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7. Anthony P. Johnson said... on Dec 8, 2010 at 10:47AM

“Whether the opposition is Rendell, Katz, Green, Street, Knox, Santa Claus, Elmo, or the Easter Bunny, Mr. Nutter should not be reelected as mayor.

Since 2008, I've written extensively about the misadventures of Mr. Nutter and how woeful he's been as mayor for one of the greatest cities in the Republic. Since his stint as mayor, all we've gotten from him is:

• Unlimited excuses

• Elimination of services

• Lack of depth in creating and implementing effective policies to stimulate economic growth


• Arrogance

Philadelphia and its residents deserve better than this poor leadership that Mr. Nutter has provided up to this point. Could it be that the Philadelphia Democratic Party regarding its mayors is taking nearly 30 years of support for granted?

We've had 8 years of Mr. Goode, 8 years of Mr. Rendell, 8 years of Mr. Street and quit possibly, gulp--8 years of Mr. Nutter.

Mr. Goode had his moments and was on his way to being considered one of the best mayor's the city had until well, the MOVE Massacre. Ed "America's Mayor" Rendell was responsible for the face lift to Center City that re-energized economic growth at the time but not much else, and John Street increased social services in the city that was sorely lacking, but he also had an administration and associates so corrupt that they never met a kickback they didn't like. This brings us to Mr. Nutter. His achievements have been so far and few that I would have to grade them on a curve in order for him to receive a passing grade--and on too many occasions Mr. Nutter looked lost and dazed like the proverbial deer caught in the headlights of the issues in Philadelphia.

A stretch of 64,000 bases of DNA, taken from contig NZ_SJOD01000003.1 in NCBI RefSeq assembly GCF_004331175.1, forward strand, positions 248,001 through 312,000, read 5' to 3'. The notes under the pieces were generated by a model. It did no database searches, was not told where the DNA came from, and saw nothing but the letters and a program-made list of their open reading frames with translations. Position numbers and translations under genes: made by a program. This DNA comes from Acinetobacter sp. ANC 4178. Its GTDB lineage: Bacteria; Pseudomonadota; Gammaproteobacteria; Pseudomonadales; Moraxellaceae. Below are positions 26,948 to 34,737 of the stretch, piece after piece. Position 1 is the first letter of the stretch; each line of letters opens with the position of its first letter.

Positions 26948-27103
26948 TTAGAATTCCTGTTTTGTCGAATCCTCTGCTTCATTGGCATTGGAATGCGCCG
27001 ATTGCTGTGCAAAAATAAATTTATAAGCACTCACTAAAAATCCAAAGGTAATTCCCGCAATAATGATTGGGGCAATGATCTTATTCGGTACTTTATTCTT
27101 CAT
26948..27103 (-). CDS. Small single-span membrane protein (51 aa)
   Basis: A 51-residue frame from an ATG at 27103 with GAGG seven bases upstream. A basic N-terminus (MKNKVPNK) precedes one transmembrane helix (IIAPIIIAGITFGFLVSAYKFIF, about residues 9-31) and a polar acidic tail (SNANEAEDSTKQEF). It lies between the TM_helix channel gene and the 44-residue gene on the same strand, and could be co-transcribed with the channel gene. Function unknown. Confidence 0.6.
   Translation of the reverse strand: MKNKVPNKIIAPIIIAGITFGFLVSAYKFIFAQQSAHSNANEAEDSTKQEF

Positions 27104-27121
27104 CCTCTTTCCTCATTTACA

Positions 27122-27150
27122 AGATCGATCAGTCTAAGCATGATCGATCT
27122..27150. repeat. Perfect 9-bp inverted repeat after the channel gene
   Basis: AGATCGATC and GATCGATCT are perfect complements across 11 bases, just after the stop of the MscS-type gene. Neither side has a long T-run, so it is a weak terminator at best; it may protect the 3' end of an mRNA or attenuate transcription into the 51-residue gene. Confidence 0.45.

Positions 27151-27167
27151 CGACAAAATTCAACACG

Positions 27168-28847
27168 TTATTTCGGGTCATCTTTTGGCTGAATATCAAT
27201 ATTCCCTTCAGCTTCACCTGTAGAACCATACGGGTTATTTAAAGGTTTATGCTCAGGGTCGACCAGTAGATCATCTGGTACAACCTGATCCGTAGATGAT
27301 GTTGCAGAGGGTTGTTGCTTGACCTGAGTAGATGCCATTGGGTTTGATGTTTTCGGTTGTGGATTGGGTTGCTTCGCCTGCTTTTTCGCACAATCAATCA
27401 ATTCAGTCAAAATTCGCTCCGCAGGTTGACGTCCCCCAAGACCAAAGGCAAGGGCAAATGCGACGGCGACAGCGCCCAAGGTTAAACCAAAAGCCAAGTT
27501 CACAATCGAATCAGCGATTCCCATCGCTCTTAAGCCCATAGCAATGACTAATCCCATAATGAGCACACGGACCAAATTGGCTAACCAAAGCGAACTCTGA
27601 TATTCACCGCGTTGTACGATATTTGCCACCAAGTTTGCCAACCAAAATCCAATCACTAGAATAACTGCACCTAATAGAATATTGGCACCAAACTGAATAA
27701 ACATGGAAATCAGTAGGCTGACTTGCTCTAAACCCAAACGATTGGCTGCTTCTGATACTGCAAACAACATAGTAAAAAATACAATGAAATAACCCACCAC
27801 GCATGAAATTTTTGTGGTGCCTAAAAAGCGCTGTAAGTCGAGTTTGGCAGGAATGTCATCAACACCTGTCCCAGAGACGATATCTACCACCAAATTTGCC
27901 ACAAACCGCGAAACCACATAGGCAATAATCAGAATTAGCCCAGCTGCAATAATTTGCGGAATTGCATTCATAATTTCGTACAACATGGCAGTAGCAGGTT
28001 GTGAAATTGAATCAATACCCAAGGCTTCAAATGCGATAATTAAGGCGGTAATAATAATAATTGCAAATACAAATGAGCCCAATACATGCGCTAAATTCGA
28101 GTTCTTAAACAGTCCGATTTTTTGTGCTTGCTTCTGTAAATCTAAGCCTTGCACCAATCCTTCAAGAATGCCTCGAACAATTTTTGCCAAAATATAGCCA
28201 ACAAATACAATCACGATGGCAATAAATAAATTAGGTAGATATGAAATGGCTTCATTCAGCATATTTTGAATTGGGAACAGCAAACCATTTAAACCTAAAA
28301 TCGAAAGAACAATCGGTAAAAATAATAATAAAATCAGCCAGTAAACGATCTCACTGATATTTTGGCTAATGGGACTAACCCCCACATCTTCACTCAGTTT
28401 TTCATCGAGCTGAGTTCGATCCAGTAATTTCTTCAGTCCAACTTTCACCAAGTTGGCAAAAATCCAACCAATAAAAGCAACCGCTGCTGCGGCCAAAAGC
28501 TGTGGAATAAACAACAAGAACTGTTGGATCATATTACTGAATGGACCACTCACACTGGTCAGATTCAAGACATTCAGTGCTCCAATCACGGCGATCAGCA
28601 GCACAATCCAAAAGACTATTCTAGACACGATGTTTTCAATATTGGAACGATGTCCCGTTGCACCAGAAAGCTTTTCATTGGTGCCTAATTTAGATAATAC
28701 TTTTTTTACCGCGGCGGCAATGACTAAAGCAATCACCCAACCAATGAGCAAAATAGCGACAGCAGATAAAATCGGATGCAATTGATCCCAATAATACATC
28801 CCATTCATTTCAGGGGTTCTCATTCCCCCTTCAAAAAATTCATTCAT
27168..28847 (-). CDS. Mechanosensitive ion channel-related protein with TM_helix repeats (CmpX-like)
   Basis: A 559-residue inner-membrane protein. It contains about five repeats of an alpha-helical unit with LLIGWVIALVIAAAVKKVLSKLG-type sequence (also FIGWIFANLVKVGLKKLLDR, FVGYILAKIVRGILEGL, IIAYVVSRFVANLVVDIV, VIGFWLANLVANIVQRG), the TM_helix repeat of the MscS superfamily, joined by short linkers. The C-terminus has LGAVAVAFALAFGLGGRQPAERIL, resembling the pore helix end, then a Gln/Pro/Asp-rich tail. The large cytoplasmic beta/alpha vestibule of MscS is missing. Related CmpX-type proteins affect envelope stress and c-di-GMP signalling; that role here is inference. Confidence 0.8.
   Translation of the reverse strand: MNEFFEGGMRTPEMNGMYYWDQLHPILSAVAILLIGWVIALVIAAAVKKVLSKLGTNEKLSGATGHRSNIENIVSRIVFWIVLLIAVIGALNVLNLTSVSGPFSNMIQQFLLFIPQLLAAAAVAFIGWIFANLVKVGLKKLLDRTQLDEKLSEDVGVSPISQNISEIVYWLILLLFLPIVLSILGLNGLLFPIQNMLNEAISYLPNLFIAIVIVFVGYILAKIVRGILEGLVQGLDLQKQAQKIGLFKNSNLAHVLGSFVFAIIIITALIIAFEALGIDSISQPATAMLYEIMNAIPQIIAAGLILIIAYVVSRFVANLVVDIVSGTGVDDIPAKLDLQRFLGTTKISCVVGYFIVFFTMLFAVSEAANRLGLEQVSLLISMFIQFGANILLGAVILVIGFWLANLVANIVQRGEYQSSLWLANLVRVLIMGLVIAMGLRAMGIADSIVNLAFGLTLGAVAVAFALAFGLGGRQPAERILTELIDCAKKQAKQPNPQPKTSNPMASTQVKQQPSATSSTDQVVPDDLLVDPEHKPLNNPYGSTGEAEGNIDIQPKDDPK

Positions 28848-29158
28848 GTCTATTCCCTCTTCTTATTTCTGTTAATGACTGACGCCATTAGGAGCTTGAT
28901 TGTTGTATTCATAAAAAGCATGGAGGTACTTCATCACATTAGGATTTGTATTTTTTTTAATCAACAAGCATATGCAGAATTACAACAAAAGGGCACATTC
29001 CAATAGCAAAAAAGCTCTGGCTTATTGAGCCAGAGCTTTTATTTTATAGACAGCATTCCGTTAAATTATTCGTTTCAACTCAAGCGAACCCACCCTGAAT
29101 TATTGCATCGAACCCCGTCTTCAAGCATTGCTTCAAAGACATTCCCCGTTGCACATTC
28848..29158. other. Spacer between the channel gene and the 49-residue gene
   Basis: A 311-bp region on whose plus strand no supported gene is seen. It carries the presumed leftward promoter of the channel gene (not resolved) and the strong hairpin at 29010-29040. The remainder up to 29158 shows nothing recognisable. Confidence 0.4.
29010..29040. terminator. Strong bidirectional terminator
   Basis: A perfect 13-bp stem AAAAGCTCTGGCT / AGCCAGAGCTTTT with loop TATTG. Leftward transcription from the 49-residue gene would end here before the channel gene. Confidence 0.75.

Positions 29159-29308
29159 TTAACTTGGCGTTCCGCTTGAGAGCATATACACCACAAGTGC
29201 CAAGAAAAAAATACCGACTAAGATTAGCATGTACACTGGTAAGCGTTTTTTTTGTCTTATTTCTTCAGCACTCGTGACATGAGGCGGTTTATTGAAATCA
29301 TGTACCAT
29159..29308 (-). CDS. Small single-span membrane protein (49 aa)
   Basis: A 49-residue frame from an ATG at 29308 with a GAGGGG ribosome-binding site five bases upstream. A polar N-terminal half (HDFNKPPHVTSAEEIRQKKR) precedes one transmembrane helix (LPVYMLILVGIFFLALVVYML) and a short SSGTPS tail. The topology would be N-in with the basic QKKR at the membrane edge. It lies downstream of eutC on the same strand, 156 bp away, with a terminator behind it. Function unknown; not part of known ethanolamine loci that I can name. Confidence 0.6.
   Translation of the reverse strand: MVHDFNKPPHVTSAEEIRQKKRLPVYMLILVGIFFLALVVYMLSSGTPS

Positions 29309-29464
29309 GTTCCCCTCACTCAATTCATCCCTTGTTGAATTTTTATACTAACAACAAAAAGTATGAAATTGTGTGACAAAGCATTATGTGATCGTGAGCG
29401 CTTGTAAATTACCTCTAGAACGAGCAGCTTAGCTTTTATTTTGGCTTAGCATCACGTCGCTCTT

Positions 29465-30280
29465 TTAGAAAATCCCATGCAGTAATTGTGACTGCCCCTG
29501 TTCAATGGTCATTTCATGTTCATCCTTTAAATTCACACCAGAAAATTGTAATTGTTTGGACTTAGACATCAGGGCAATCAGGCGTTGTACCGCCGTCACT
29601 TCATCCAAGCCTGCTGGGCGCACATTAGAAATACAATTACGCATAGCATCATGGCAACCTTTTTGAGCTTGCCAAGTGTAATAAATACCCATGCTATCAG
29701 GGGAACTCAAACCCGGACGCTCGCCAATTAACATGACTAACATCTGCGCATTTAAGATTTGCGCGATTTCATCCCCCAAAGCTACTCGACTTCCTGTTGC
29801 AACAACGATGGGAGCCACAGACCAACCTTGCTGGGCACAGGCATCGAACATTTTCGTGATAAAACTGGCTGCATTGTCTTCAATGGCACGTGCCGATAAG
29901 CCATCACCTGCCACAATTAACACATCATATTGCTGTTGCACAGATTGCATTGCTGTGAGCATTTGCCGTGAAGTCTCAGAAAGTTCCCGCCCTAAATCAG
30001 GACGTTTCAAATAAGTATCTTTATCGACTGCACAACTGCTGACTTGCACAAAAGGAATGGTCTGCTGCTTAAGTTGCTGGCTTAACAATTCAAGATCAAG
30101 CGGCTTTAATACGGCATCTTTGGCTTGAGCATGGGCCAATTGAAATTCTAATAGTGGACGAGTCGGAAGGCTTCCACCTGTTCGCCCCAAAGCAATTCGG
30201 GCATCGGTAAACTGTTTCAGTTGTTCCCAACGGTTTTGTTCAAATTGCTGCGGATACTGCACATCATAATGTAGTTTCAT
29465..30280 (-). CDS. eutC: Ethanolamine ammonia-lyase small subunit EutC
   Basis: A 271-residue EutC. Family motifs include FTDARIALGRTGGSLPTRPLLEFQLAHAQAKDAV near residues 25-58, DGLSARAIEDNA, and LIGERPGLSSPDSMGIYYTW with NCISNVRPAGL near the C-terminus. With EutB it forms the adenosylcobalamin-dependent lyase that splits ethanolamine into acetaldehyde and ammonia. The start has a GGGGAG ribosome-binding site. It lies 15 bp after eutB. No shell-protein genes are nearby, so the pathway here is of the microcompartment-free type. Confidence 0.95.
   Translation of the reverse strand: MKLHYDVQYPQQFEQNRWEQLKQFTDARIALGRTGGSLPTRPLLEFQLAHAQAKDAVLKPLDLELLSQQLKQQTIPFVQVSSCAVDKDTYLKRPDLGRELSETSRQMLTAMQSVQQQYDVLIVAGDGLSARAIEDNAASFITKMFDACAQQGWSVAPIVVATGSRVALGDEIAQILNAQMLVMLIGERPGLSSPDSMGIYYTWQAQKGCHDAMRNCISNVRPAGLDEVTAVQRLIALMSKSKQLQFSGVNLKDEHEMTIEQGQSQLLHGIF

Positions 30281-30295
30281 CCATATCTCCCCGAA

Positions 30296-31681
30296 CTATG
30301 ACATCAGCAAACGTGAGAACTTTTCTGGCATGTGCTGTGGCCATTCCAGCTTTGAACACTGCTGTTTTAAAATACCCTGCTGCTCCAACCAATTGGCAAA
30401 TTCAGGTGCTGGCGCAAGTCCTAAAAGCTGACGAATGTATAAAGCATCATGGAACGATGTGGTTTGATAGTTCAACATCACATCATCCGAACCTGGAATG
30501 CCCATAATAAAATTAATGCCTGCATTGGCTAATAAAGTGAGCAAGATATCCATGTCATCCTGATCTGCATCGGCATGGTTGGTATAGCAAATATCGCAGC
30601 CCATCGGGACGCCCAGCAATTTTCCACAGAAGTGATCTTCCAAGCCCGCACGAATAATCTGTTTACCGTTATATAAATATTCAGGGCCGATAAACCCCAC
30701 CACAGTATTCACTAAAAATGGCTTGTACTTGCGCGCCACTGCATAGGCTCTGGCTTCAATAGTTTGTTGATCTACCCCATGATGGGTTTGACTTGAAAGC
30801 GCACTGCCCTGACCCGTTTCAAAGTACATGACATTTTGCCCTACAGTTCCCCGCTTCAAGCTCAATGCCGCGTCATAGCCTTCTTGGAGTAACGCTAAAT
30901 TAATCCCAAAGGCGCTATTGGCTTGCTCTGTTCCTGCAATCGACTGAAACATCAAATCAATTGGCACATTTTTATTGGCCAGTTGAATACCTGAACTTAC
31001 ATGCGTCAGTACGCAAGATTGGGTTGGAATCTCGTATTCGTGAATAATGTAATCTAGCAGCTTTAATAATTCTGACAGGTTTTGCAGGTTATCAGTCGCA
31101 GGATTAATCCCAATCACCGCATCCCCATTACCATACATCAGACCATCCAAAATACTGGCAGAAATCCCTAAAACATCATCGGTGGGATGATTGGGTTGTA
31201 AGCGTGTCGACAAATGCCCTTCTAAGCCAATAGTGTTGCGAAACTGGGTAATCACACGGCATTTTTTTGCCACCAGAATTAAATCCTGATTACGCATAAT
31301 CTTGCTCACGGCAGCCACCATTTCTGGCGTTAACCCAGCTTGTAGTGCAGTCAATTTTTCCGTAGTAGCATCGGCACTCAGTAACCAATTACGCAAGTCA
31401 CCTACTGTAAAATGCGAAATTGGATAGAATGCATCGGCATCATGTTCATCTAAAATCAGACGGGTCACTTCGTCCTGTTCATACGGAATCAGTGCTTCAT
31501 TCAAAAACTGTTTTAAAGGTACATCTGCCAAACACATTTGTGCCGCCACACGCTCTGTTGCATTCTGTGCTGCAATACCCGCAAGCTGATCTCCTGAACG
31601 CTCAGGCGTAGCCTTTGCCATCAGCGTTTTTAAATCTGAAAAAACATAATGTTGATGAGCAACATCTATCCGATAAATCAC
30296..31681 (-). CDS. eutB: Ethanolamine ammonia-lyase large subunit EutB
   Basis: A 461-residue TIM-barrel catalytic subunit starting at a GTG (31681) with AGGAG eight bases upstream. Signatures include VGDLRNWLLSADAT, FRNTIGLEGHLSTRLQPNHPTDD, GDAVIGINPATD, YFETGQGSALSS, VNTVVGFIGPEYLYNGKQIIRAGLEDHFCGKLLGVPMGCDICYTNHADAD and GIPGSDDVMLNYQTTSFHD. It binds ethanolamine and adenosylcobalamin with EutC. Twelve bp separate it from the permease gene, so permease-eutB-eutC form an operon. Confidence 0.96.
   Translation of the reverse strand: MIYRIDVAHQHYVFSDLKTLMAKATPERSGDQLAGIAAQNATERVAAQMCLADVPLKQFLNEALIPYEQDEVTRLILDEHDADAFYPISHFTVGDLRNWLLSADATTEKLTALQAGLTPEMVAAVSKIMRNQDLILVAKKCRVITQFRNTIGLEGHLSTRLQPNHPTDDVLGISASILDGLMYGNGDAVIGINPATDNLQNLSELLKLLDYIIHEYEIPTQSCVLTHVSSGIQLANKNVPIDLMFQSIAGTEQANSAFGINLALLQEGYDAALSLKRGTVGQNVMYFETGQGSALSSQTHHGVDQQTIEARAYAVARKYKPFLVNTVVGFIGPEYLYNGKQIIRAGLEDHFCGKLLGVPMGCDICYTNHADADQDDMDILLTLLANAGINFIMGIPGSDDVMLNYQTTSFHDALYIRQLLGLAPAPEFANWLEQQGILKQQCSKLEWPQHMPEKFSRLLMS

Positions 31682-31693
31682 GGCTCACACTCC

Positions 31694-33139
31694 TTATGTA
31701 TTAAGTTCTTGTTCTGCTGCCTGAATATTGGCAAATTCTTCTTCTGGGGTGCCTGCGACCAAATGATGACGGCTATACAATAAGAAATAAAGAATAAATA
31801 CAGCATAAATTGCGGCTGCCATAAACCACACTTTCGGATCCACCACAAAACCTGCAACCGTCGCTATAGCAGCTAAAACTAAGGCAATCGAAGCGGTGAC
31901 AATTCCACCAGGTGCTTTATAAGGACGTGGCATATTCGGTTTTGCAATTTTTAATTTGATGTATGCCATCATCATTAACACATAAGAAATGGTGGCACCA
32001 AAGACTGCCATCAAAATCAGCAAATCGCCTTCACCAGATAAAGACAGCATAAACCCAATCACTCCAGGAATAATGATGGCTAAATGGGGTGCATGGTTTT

Mr. Nutter's supporters will say he inherited a horrific economy, but in Mr. Street's defense, he managed to leave the city with a surplus when he left office. In my humble opinion, that type of rhetoric doesn't even fly with President Obama. Mr. Nutter wanted the job because he had a better mouse trap--well, you got it! Now shut-up about how bad the economy was when you became mayor and fix it. We are at 11.9 percent unemployment. If we Philadelphians tighten our belts anymore, third-world nations will begin sponsoring a Philadelphian.

Maybe what Philadelphia needs is a Republican mayor. Maybe they would be effective, and in the process, awaken the Democratic Party to the reality that their hibernation in which they've been in for nearly 30 years is over.

Anthony P. Johnson